In the wake of voter suppression in the recent election process there hasn't been as much as a whisper of fraudulent vote counting, yet there are enough discrepancies that beg for some sort of answer.
Let's begin at the federal level where polls indicate an 11% approval rating of Congress, yet the counting of votes re-elects 96.4% of the incumbents. This might well resonate as a very stupid American citizen if the counting, by Republican owned software, was in fact on the up and up. If the numbers are correct shame on those casting votes on proven losers.
In Kentucky, for example, Mitch McConnell was drawing fewer than 100 people at his recent gatherings, with many of those driving from out of the state of Kentucky, not even legal voters in that state. At the same time his opponent was reaching as many as 16,000 at the same time as McConnell's "crowd" was sub-hundred. On election day crowds appear to be up in numbers at the voting places, yet in the final tally of votes McConnell won by a landslide. Are Kentucky voters naïve, or were their votes rigged? Unfortunately, there is no way to determine in the present method in use, so one can only conclude the voters knew not what they were doing.
The same indicates to be true in many other federal elections. Of course in most there is the "gerrymandered difference" that may attribute to the "victory" of some incumbents. For example, knowing Paul Ryan is pushing hard to eliminate Social Security as we now have it, it would seem anyone would be hard pressed to give him a pass to continue on with that, knowing that, if not them, their children and grandchildren will be screwed in order a few may gain huge profits at their expense.
On the state level almost all states in which the governor literally stole democracy, sold assets built by the tax payer, devastated the environment, over-threw elected officials in favor of appointed ones, took healthcare away from citizens, impoverished education, turned down federal programs that would have created thousands of jobs, devastated the economy of their state, yet we are to assume the people voted for more of the same as the likes of Walker, Kasich, Snyder, Scott, and others won re-election, in some of those cases by landslide margins.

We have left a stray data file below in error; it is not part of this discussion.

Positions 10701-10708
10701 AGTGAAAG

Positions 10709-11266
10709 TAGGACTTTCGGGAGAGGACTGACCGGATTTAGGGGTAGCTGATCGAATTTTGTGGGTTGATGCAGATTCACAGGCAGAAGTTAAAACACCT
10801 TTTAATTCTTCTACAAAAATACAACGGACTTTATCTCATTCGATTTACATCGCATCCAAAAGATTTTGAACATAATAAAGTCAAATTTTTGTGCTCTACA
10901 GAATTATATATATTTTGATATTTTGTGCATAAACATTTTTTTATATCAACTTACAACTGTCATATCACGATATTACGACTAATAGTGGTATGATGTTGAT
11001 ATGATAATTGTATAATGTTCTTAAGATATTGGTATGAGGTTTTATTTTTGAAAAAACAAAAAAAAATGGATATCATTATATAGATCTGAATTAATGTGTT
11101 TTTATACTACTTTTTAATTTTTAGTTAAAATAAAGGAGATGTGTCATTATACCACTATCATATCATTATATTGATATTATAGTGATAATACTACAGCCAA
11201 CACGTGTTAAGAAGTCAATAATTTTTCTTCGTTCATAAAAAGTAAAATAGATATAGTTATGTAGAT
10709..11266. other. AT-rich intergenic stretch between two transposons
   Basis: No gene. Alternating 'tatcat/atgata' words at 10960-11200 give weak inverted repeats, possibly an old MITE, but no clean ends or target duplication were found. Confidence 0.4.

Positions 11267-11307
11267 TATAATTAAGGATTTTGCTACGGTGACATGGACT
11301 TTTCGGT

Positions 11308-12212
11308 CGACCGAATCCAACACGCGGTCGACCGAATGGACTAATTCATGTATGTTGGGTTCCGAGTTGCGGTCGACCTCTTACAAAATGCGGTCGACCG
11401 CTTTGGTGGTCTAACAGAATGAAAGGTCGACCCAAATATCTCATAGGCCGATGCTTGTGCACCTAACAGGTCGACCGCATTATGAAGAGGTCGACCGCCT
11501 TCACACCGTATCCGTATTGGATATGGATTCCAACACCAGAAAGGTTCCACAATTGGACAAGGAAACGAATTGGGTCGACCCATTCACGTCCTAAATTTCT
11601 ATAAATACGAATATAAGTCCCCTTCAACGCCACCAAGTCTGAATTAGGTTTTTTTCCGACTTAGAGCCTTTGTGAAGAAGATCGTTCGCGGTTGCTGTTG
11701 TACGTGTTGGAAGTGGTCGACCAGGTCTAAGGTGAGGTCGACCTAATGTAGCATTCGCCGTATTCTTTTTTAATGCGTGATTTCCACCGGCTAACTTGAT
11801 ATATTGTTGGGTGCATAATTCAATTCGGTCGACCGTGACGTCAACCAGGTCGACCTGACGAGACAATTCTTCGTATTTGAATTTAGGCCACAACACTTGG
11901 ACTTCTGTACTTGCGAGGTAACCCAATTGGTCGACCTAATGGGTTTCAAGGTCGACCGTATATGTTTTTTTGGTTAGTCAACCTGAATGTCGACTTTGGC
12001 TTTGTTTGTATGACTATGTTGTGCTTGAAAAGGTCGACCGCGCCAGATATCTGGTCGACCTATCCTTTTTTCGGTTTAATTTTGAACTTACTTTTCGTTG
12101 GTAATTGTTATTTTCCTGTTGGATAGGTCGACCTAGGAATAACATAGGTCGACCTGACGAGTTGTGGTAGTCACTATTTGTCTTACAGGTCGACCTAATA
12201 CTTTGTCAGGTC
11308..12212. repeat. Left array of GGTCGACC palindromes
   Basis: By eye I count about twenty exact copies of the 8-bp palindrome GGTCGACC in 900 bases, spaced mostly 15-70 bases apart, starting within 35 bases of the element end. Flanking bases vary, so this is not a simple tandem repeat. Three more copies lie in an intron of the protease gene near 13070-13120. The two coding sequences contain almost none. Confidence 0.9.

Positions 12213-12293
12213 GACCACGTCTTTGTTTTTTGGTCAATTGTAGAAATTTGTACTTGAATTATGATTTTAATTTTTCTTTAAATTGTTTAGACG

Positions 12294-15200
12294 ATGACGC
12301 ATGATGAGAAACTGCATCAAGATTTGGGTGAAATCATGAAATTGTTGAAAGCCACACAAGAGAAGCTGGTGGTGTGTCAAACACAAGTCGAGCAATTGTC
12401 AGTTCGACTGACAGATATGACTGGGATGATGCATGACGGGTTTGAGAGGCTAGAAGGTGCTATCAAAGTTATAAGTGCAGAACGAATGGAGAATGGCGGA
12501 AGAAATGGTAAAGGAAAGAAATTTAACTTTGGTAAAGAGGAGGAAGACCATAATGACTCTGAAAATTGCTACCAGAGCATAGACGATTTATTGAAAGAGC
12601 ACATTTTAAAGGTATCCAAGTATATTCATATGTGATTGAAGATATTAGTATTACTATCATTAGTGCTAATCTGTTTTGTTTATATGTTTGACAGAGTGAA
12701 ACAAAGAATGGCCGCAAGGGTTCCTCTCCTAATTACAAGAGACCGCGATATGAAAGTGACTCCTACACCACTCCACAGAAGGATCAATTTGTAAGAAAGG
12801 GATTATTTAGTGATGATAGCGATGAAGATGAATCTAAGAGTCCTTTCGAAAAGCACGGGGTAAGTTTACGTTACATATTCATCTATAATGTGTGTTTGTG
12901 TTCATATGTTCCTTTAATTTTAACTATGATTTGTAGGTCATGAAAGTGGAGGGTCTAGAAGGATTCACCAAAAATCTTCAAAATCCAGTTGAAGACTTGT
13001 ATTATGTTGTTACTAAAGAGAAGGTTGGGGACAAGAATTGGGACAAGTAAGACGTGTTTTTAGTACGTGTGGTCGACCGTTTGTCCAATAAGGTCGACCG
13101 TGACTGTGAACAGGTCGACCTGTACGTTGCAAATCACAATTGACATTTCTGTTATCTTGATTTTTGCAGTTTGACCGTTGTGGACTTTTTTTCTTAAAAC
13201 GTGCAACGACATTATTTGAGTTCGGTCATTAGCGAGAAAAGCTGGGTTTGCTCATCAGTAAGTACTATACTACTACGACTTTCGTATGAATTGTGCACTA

Also, in several cases the votes counted showed winners while issues on the ballot they were against won. This might indicate bi-polar voters who want one thing yet vote for someone who will try to make certain they don't get it. Again, maybe the people truly "don't get it" when they cast their vote, or their vote isn't being counted as they had intended.
The outcomes of this election demands a thorough investigation of our voting processes, not so much from the bogus illegal voters, but from the possible fraudulent vote counting. Of course, an investigation could be eliminated if we completely throw out the man made software programs and replace them by paper and pencil casting of votes and observed people counted votes. That process may take longer to complete, but may well eliminate the years of suffering the software, not the people, decides who should make the laws.
The time to start changing the process is now, not waiting until weeks before the next election. Do we really want a software program to tell us who the next president is going to be, or do we, the people, want to decide?